Principle of Support

If a sixth grader has not yet learned the things a sixth grader needs to learn, then the sixth grader is not yet ready for the seventh grade. Indeed, promoting them to the seventh grade would be a punishment, because we would only be forcing them into failure.

Support – Kindergarten Plus: There is a great disparity between the students who enter kindergarten for the first time. If we can win this one, big battle – and even the playing field before students enter the first grade – then all our other battles become easier. Many disadvantaged students will be able to benefit for Kindergarten Plus – a summer program which would extend kindergarten education for those who need it.

Support – Summer Self Study:  At higher levels, district-supported self study programs will allow students to catch up – or move ahead – through home study.

Support – After School Study: Opportunities will be made available for after school study, to give additional help to those students who need and want it.

Knowledge, not process.

Teachers, not bureaucrats.

Education, not socialization. 


July 31st, 2005

Yesterday evening I was talking to my oldest friend in the entire world about the general discontent and dissatisfaction we were feeling with our lives. I sit here, at twenty-five, and I wonder where my life took a wrong turn. And, basically, I know where my life took a wrong turn: Sophomore year in high school. That's the year where the utter mediocrity of the education system broke my soul. After an illness which took me out of school for the better part of a month, I returned to discover that I could, in fact, catch up on an entire month's worth of school work at A+ levels in two days. Two days.

Up to that point I had always faced school as a challenge. A competition which could be won. And, as a result, I was an over-achiever. Just a year earlier I had stayed up for 48 hours straight to complete an 80-page biography of Shakespeare... for an assignment which only required a 5-page research paper.

But, ultimately, the lesson I ended up carrying away from school was this: I can put off any assignment to the last minute, crank it out in a couple of hours, and expect marvelous success. I can slack off to an astonishing degree and still succeed, because I am so gosh-darn smart and my teachers love me for it.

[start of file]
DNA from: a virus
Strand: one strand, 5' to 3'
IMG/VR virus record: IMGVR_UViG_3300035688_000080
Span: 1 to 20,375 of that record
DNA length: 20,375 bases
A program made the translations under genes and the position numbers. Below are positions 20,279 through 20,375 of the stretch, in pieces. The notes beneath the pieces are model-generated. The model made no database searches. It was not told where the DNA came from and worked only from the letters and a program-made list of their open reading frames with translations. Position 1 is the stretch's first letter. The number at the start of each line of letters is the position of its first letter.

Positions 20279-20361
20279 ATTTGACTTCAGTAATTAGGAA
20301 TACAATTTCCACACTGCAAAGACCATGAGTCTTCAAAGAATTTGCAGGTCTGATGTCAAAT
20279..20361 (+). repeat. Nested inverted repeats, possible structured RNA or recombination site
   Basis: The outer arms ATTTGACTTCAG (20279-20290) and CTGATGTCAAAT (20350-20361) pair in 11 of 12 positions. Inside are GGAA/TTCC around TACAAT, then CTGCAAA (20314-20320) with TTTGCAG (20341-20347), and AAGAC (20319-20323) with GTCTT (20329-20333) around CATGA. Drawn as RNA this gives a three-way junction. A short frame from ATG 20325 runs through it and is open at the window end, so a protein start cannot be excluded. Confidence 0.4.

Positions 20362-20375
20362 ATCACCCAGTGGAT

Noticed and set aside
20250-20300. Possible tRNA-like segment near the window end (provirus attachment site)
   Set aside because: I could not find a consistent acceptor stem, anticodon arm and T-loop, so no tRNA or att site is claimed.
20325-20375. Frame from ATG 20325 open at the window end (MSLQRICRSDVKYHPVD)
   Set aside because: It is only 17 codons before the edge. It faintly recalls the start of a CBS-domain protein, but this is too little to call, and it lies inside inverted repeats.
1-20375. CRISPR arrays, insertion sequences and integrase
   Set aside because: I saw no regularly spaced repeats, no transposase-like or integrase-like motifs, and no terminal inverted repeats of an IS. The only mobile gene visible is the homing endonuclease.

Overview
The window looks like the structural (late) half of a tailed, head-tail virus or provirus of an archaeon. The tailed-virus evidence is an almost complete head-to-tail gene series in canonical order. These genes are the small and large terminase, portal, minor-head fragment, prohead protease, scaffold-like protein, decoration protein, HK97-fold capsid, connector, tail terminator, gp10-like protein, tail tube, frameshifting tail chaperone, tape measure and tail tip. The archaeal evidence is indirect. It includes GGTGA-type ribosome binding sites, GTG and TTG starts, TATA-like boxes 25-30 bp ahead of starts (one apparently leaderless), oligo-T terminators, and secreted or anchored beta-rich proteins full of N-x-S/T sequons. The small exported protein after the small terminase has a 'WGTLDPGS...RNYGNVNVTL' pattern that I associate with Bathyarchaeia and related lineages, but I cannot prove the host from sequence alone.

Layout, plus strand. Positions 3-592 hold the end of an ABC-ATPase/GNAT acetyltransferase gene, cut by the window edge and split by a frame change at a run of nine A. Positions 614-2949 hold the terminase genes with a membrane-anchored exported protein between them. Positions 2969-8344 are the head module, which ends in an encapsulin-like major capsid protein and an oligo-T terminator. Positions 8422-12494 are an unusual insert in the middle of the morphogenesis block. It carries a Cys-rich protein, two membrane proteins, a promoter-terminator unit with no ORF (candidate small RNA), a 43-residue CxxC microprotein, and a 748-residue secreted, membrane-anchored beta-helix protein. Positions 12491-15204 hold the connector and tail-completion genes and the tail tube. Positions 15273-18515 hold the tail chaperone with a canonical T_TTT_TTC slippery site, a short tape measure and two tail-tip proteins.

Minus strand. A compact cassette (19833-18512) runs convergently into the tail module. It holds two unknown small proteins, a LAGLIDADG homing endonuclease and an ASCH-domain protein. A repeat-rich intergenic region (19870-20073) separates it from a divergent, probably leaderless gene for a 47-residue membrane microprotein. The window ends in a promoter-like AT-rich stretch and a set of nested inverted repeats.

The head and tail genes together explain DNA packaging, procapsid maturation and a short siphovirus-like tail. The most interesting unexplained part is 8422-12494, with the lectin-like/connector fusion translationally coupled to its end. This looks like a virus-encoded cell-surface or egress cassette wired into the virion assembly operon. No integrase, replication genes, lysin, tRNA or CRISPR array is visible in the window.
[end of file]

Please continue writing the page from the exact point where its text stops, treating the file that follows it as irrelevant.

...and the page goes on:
These are piss-poor lessons to learn, and I wish I never had. Because once I became actively conscious of the charade I had been playing, the new challenge became, "Just how far can I push before anybody holds me to account?" Well, the first and easiest answer: If I miss two months worth of school, they'll knock down my grades from their former highs (even if I've completed all the work). But that was just playing games with the backwards absenteeism policies of a bureaucratic school system. So now I focused on procrastination and putting the least amount of work into assignments that I could manage while still pulling down A+ grades.

The worst part is that, actively conscious of the charade as I now was, I wasn't actively conscious of the new games I was playing. Not for awhile, any way. And I learned a very bad life lesson.

I lack discipline.

I don't meet the goals I set for myself. I don't achieve the things I want to achieve. I don't have the life I want to have.

And I've known that for awhile now, and I still can't fix it.

That's the conversation I had this evening. And then I got off the phone, logged into my e-mail account, and discovered that Kris Okins had died. She was a friend and classmate when I attended the Minnesota Arts High School. We hadn't talked since we graduated, so I didn't know that in the years since she'd moved to Portland, Oregon. That's where she was hit by a truck while riding her bike.

The e-mail that delivered the news to me included a news article, which read in part: "When Melissa encouraged her to get back to her career as a graphic artist, Kristine shrugged it off. She had had a taste of sitting all day in front of a computer screen, she said. Right now, she loved her life, loved her freedom and wanted to enjoy it a little while longer. She had a whole lifetime ahead of her to spend in front of that screen."

Thus, we have a moment of personal crisis, a moment of tragedy, and a moment of synchronicity. (One might even say serendipity, since a picture of John Cusack just popped up in the background as I type this.)

The lesson I should be learning here is simple: Life is short. Live it. Don't Waste it.

But the thing which frightens me is that, even knowing this, I still won't have learned it. Twenty-five will become thirty, thirty will become thirty-five... and I'll still be sitting here. Living the hollow shell of a the life I could have had.

My dreams shall be the stuff of nightmares...